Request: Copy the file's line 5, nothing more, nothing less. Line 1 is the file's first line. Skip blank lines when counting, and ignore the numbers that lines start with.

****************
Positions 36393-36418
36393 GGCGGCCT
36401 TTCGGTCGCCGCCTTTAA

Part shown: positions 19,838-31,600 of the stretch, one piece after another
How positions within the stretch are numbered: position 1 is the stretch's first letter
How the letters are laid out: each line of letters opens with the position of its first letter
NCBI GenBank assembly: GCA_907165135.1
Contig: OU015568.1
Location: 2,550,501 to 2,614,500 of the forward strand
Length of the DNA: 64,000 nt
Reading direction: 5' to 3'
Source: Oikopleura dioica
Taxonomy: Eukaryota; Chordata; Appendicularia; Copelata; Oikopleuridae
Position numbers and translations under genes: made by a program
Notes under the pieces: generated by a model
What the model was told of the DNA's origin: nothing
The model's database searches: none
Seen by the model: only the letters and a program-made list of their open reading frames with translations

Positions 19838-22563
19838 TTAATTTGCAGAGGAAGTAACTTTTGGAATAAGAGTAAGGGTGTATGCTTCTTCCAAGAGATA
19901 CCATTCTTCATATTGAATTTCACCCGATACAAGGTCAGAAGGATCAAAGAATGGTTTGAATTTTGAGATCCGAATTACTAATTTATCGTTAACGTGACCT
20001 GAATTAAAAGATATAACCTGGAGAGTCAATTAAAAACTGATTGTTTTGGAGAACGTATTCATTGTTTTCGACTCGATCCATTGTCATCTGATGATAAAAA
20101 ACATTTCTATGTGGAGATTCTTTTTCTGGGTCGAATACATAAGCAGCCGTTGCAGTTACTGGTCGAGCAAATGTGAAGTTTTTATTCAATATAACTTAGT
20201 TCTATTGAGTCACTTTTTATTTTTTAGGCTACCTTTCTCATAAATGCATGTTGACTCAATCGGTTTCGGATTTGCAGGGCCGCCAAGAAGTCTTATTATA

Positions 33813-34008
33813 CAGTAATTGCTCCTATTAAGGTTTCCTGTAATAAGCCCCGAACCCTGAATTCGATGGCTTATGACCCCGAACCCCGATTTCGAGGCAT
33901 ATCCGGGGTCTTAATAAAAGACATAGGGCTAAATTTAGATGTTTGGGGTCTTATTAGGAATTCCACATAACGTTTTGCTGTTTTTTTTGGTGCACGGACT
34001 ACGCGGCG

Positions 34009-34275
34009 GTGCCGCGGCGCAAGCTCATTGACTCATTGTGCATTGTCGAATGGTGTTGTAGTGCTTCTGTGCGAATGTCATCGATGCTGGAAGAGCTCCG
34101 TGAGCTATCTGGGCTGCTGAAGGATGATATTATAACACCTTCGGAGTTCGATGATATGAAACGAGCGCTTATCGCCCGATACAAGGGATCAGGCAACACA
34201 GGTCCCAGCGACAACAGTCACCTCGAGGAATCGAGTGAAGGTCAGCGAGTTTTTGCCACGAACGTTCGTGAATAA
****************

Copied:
How positions within the stretch are numbered: position 1 is the stretch's first letter